In addition to suppressing ovulation, said Rachel Shepherd, an OB/GYN who practices at River Place OB/GYN in West Austin, Texas, birth control pills prevent the lining of the uterus from thickening.
The pills do this, Edelman said, by overriding the signals that travel between your brain, ovaries and uterus. All the traffic on this “total highway of hormones” gets controlled by the hormones in the pills. No egg is released from your ovaries, and the endometrium stays thin.
What numerous, though not all, birth control users experience during their placebo week is called withdrawal bleeding. According to Edelman, it’s likely related to the blood vessels in the endometrium.
Shepherd noted that some also experience symptoms of estrogen withdrawal when taking the placebo pills, which include headaches, moodiness, cramping and heavy bleeding. In those cases, she and her colleagues routinely recommend continuous birth control.
Edelman recalls learning in medical school in the 1990s to recommend continuous birth control only to patients dealing with medical issues such as menstrual migraines or polycystic ovarian syndrome.
When Schultz entered graduate school in 2010, she found that the line of thinking Edelman encountered in her training persisted. The on-campus health service had little knowledge of continuous birth control and would not fill her prescription. While she did use birth control to treat medical conditions, none of them were directly linked to her reproductive system. So, she relied on Planned Parenthood, which meant taking three buses and paying out of pocket for her medication.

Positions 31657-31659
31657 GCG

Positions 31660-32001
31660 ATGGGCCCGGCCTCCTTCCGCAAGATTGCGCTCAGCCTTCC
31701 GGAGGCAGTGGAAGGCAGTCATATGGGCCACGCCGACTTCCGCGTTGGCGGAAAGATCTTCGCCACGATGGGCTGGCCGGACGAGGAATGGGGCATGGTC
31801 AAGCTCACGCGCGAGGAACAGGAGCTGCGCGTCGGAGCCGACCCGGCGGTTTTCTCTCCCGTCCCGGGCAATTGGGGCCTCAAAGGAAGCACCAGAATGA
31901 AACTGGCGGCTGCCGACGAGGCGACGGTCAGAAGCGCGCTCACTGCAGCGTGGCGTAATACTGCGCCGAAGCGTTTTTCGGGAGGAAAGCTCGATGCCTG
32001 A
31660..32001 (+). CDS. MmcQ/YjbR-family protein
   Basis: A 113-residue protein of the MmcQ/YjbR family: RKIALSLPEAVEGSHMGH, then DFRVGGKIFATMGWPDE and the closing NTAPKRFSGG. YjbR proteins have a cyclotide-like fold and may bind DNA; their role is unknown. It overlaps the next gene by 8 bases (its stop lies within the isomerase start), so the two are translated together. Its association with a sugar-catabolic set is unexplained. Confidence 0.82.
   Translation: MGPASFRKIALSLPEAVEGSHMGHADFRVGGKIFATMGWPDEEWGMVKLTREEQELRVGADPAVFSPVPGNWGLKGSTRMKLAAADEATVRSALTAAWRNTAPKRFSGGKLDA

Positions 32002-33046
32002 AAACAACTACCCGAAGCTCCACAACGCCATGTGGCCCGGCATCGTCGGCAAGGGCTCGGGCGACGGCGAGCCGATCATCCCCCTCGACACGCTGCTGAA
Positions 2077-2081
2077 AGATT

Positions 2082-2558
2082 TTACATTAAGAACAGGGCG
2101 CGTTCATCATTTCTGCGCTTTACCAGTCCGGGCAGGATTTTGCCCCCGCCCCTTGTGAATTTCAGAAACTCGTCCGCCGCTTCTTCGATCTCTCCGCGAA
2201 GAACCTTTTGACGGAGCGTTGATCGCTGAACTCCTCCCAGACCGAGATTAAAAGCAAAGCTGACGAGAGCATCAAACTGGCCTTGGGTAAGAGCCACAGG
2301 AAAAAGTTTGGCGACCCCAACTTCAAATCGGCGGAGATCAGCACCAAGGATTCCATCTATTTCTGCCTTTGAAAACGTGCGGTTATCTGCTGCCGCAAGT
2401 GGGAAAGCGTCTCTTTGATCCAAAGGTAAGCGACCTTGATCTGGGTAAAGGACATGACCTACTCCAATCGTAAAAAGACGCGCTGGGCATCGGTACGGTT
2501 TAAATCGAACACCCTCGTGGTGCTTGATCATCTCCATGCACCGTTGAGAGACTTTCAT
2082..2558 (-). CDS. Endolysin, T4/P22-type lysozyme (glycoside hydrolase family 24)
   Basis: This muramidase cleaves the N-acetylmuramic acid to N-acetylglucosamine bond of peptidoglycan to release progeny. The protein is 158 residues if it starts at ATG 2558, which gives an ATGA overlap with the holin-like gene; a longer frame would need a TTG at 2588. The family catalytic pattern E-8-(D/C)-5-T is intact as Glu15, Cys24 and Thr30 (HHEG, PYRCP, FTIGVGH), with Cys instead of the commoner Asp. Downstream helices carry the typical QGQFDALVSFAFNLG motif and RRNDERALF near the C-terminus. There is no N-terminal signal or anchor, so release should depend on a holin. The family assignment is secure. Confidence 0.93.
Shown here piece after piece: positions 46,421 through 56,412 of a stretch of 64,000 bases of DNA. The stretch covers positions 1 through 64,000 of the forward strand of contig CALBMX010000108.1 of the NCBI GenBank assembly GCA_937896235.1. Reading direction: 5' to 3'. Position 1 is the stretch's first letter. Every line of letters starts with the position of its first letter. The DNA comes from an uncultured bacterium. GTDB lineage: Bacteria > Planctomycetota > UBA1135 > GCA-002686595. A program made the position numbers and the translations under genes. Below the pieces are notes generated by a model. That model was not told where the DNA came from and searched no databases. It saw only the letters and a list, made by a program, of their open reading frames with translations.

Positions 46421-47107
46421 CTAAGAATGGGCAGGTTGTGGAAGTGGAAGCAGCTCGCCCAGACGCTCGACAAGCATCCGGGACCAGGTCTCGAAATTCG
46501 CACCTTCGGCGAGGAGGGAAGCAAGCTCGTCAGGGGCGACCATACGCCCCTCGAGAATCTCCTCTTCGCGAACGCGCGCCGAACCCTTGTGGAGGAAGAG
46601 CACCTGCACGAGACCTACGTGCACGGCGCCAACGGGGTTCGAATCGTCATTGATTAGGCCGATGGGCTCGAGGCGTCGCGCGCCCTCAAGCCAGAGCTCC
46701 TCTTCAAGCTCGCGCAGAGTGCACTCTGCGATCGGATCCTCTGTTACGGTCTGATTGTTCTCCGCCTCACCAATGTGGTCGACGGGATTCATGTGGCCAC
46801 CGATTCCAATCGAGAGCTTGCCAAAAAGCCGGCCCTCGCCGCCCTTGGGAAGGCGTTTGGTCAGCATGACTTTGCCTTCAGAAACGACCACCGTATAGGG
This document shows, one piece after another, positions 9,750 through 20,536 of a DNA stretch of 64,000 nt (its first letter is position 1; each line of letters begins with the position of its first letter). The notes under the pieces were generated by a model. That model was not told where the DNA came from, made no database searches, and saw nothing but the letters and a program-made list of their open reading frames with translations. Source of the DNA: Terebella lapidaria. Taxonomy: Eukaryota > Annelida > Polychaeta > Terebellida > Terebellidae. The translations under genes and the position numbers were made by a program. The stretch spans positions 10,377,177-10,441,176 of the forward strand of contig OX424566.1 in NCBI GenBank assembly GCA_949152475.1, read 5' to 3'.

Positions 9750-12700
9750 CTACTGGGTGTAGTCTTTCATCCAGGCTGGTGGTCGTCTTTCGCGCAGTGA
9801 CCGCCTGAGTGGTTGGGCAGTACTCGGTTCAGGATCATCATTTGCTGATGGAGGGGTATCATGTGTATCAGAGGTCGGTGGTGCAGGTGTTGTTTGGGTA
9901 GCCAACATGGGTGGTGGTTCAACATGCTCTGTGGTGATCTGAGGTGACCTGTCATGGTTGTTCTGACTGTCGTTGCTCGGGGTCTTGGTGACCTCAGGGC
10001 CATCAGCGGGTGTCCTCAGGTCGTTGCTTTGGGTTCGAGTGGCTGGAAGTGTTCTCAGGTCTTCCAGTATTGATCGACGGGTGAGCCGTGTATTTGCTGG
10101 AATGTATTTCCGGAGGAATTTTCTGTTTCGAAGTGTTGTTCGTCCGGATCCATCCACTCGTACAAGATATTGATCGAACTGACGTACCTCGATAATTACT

Seeing the lack of awareness around different birth control options, as well as sexual health more generally, had a powerful effect on Schultz.
“It ended up being formative for my career,” she said. She’s now a sex educator, and works to improve people’s understanding of birth control.
“I wish there were more conversations about different options, contraindications, benefits and consequences,” Shultz said.
Edelman said she believes more medical practitioners are moving in that direction. She’s seen a shift in thinking around continuous birth control that now emphasizes helping people optimize what they want and choose the period patterns that feel best for them.